March 28, 2018
Kristen Calis

What would happen in Pickering nuclear accident: report
Groups continue to push for closure of Pickering Nuclear Generating Station

PICKERING — A Fukushima-type disaster at the Pickering Nuclear Generating Station could lead to 26,000 cancers and $125 billion in lost home values, according to a report released by the Ontario Clean Air Alliance.

Groups opposed to the continuous operation of the Pickering plant, Durham Nuclear Awareness and the Ontario Clean Air Alliance (OCAA), hosted an event at the Pickering Public Library in March, addressing a new report by Ian Fairlie, radiation biologist from the U.K. His report considers what would happen if a serious nuclear accident, similar in extent to what took place in Fukushima, were to happen at the equally old six-reactor Pickering plant.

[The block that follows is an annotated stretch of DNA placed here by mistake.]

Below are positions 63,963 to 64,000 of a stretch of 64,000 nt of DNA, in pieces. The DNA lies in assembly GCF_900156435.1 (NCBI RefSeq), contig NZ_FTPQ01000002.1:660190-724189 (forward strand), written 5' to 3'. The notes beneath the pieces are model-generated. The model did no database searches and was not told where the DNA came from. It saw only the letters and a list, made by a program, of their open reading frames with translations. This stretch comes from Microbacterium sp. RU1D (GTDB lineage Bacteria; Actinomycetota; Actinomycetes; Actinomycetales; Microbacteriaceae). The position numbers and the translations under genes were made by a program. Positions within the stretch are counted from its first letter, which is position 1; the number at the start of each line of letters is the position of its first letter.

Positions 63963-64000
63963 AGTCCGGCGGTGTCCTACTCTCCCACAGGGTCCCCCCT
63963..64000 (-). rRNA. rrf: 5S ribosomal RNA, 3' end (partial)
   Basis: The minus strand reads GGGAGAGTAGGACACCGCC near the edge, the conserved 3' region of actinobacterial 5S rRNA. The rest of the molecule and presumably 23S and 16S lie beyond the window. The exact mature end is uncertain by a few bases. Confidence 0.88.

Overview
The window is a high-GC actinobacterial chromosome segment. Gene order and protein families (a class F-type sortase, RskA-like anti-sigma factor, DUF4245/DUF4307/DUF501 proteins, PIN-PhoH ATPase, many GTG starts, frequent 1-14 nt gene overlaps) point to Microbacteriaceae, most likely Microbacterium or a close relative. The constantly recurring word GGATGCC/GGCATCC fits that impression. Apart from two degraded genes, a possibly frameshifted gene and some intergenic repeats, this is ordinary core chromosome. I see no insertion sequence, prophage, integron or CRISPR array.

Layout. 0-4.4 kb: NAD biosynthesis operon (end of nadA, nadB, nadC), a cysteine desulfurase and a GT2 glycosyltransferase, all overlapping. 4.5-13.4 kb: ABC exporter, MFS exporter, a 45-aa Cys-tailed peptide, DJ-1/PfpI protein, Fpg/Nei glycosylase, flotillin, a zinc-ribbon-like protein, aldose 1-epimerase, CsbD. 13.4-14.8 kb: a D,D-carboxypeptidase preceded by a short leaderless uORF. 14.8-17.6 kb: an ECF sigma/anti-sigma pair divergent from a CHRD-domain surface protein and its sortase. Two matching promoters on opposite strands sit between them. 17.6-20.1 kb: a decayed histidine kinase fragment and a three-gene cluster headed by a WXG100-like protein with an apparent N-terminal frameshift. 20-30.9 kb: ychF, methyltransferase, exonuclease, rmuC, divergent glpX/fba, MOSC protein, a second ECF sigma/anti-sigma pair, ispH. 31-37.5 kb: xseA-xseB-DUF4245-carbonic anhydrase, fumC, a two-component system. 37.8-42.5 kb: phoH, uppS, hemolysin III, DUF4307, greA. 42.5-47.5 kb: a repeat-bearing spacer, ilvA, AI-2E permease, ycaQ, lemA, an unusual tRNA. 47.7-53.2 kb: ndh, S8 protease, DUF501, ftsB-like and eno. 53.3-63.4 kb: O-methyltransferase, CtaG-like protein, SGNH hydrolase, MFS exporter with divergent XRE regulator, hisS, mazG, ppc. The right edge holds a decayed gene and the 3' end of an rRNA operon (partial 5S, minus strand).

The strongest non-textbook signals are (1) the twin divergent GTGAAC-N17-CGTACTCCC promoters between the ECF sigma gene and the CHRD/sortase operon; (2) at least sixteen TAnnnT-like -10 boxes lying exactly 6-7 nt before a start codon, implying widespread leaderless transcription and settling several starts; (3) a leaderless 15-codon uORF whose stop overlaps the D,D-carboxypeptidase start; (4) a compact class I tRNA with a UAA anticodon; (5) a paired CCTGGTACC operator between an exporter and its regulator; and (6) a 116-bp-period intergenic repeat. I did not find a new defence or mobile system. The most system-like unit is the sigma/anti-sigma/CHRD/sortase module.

The event marked the seventh anniversary of a runaway triple nuclear meltdown at the Fukushima Nuclear Station in Japan. The effects of this catastrophe continue today, says OCAA.

Jack Gibbons, chair of OCAA, said 2.2 million people live within 30 kilometres of the plant.

“Pickering is surrounded by more people than any other nuclear station in North America,” said Gibbons.

According to Fairlie’s report, assuming similar amounts of radioactivity and a similar fallout distribution pattern, more than 650,000 people and 154,000 homes would have to be evacuated for 30 to 100 years in the GTA.

Evacuated residents would not be fully compensated for their losses. Ontario Power Generation’s nuclear liability is capped at $1 billion.

“If you look at your home insurance policy, it doesn’t protect you in the case of a nuclear accident,” said Gibbons.

Low level fallout would stretch from west of London to the southwestern corner of Algonquin Park. All of Pickering plus parts of Markham, Newmarket, Richmond Hill, Aurora and Scarborough would need to be evacuated. Major highways, including highways 401, 407 and 404 and major rail lines would now run through no-go zones.

OCAA believes it could happen here, and says no system is perfect, noting Pickering is now 47 years old.

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